To truly “celebrate” Memorial Day, one stop every American should make before firing up the grill or cracking open the cooler is at a cemetery.  Any cemetery will do – just look for the little American flags, planted each Memorial Day by various veterans’ organizations out of their own sense of honor and duty, which mark the graves of veterans.

Take a moment to note the service of each of those veterans whose graves you come across.

Take a little more time and, with a little luck and a quick calculation, you’ll probably find at least one grave of an American soldier actually killed in action.  When you do, remember Abraham Lincoln’s stirring invocation – at Gettysburg in 1863 – of  “these honored dead” who “gave the last full measure of devotion” so that “government of the people, by the people, for the people, shall not perish from the earth.”

And then offer a heartfelt “thanks” for their ultimate sacrifice.

Robert J. Trizna

Editor and publisher

To read or post a comment, click on title.

City Attorney Is Blowing Smoke On Public Evaluation Of City Mgr.


Those Park Ridge residents who oppose the principles of H.I.T.A. (“Honesty, Integrity, Transparency, Accountability”) espoused by our late Mayor Dave Schmidt got an early Christmas present a couple of weeks ago when relatively new City Attorney Julie Tappendorf proclaimed the City’s unique contribution to open government – the open-session performance evaluation of the city manager – violated the Illinois Personnel Records Review Act (the “PRRA”).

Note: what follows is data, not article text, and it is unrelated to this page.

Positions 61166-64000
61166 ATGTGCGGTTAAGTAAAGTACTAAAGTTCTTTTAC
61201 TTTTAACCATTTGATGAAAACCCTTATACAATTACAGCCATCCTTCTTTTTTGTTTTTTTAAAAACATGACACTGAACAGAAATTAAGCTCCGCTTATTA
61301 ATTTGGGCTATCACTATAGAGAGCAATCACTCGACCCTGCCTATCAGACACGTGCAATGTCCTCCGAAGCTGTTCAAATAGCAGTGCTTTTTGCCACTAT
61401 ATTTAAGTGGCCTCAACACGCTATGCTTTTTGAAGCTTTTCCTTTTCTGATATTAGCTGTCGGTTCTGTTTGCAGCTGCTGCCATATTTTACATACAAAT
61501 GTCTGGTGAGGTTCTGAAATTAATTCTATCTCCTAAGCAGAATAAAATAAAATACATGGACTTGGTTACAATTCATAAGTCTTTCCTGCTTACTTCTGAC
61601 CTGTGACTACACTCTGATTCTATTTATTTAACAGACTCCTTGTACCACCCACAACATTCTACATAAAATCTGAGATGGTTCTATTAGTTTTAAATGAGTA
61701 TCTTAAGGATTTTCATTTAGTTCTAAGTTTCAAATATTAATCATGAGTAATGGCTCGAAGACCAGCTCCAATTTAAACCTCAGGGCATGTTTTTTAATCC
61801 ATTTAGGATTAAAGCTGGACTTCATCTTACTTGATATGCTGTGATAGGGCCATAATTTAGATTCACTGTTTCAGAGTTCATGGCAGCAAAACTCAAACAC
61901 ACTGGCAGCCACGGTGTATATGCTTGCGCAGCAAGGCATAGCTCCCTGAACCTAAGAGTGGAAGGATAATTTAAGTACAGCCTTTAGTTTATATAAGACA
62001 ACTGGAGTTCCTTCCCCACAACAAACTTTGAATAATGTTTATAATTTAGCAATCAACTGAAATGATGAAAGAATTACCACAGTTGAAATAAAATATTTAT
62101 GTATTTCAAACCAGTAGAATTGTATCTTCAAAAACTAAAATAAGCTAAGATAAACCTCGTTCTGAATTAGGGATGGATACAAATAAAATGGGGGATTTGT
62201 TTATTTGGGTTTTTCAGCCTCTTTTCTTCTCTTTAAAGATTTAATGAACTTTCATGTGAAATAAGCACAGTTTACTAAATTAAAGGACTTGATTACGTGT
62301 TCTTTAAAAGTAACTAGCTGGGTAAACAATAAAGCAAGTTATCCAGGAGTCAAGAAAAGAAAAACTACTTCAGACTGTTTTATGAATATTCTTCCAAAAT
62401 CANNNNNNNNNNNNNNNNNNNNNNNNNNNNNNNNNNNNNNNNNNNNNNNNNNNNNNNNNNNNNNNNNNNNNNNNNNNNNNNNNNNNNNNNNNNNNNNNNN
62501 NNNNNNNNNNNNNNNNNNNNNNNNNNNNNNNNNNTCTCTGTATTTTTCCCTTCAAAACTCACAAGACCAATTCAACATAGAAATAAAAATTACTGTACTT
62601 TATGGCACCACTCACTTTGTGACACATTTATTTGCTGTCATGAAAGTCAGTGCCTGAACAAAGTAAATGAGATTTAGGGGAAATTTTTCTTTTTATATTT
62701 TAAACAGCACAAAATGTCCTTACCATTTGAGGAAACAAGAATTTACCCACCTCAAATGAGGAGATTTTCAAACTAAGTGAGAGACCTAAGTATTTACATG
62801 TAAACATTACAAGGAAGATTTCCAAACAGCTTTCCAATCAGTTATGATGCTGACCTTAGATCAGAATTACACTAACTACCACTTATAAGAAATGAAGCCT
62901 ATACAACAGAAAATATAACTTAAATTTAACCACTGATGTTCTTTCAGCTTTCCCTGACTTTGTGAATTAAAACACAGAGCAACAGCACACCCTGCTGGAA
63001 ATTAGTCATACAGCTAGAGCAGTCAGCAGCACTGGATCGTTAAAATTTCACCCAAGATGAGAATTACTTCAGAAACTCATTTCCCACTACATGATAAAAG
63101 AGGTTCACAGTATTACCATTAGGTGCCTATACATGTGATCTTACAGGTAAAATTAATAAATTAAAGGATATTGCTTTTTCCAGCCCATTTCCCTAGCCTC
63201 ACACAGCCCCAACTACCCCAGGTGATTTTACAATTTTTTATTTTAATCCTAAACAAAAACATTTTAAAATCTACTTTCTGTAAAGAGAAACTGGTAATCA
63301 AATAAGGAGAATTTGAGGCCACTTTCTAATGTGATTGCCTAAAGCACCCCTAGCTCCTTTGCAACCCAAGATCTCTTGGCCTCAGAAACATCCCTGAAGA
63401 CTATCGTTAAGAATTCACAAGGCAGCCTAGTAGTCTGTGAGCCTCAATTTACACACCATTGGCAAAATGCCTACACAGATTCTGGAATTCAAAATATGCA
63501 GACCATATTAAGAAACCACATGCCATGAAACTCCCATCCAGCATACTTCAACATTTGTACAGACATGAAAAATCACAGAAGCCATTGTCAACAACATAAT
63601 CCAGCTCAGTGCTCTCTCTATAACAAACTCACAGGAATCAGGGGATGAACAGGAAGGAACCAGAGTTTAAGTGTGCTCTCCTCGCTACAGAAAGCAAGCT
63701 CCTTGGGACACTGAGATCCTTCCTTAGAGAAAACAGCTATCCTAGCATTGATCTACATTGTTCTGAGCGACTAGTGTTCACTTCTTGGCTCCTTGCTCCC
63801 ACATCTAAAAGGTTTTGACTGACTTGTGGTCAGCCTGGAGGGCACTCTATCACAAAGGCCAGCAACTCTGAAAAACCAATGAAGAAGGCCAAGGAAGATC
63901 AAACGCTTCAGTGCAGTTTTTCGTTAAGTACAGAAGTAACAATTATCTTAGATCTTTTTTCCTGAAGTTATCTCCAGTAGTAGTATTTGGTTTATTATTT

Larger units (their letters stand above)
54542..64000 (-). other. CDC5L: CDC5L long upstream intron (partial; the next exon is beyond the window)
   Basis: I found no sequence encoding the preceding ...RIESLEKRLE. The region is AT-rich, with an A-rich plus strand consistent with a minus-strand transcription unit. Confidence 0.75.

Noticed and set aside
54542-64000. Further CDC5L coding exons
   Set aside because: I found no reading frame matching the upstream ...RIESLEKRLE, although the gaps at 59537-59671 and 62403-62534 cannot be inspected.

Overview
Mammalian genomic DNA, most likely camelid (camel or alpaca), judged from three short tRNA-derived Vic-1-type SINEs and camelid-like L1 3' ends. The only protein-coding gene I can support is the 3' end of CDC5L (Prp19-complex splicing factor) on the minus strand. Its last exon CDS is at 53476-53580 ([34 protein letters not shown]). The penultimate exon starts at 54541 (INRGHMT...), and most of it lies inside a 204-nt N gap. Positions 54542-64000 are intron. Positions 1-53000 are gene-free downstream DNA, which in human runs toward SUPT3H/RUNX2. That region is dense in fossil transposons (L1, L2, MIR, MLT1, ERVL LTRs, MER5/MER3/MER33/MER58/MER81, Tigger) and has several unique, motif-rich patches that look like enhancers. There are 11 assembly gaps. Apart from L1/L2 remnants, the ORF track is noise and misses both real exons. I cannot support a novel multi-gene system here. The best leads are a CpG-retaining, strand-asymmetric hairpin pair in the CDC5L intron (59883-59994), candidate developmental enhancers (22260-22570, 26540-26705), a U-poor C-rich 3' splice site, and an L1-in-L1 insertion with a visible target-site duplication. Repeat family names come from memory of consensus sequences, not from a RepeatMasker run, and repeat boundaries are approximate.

You can watch and listen to her sparse explanation of why that is by checking out the 05.16.16 meeting video, starting at the 1:36:10 mark and continuing for about 9 minutes.

Tappendorf pointed to a 2010 amendment to the PRRA which provides that “disclosure of performance evaluations under the Freedom of Information Act shall be prohibited.” You can read not only that provision (highlighted in yellow) but the entire PRRA by clicking here.